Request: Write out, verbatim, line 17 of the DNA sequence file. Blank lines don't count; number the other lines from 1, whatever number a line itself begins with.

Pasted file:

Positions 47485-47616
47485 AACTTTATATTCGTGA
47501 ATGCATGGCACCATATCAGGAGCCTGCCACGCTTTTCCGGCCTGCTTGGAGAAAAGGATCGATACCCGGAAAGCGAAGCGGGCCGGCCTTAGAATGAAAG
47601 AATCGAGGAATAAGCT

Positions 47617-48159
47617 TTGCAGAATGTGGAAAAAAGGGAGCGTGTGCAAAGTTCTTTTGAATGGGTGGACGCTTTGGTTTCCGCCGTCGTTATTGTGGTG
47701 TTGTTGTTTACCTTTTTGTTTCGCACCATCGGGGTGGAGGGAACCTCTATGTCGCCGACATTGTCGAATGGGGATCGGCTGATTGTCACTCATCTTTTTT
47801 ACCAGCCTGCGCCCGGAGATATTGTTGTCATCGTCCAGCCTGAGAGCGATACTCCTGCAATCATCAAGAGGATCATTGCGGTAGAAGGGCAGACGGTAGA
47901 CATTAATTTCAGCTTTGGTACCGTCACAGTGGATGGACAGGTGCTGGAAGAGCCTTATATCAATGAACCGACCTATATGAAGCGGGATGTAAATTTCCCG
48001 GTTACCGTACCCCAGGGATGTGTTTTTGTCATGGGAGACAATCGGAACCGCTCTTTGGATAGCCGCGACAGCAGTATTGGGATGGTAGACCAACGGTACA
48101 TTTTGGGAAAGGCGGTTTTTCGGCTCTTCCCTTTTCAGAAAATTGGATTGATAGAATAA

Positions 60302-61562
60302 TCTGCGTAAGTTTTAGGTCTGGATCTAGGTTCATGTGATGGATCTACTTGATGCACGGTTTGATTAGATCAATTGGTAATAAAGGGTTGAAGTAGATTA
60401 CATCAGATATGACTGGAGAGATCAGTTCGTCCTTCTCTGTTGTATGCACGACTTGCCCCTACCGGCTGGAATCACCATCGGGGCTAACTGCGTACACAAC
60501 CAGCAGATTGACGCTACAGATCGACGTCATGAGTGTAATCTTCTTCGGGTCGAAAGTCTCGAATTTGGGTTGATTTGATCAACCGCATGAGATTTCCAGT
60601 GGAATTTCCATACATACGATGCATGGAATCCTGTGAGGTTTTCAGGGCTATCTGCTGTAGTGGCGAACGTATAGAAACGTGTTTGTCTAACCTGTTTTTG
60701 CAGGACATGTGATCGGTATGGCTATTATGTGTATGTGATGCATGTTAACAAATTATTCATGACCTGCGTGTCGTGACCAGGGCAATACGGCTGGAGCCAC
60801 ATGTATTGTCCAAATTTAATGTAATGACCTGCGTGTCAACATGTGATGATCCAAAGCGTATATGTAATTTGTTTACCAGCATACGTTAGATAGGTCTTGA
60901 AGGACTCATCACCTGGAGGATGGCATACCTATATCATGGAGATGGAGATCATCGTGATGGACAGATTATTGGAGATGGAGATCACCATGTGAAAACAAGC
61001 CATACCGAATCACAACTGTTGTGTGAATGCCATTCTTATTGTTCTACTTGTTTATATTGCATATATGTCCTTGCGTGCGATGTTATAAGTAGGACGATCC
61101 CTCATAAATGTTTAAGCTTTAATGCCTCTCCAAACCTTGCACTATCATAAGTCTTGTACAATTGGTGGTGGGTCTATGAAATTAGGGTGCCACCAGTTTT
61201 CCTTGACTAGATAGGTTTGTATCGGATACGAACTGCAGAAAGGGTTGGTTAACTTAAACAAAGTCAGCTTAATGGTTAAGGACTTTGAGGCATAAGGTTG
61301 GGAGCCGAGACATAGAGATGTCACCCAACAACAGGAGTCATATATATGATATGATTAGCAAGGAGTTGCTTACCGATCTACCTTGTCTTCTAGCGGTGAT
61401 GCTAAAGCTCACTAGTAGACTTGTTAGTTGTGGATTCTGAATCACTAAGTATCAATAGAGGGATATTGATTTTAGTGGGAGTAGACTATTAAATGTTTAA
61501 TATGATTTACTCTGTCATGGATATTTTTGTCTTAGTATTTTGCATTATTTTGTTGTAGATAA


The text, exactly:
60701 CAGGACATGTGATCGGTATGGCTATTATGTGTATGTGATGCATGTTAACAAATTATTCATGACCTGCGTGTCGTGACCAGGGCAATACGGCTGGAGCCAC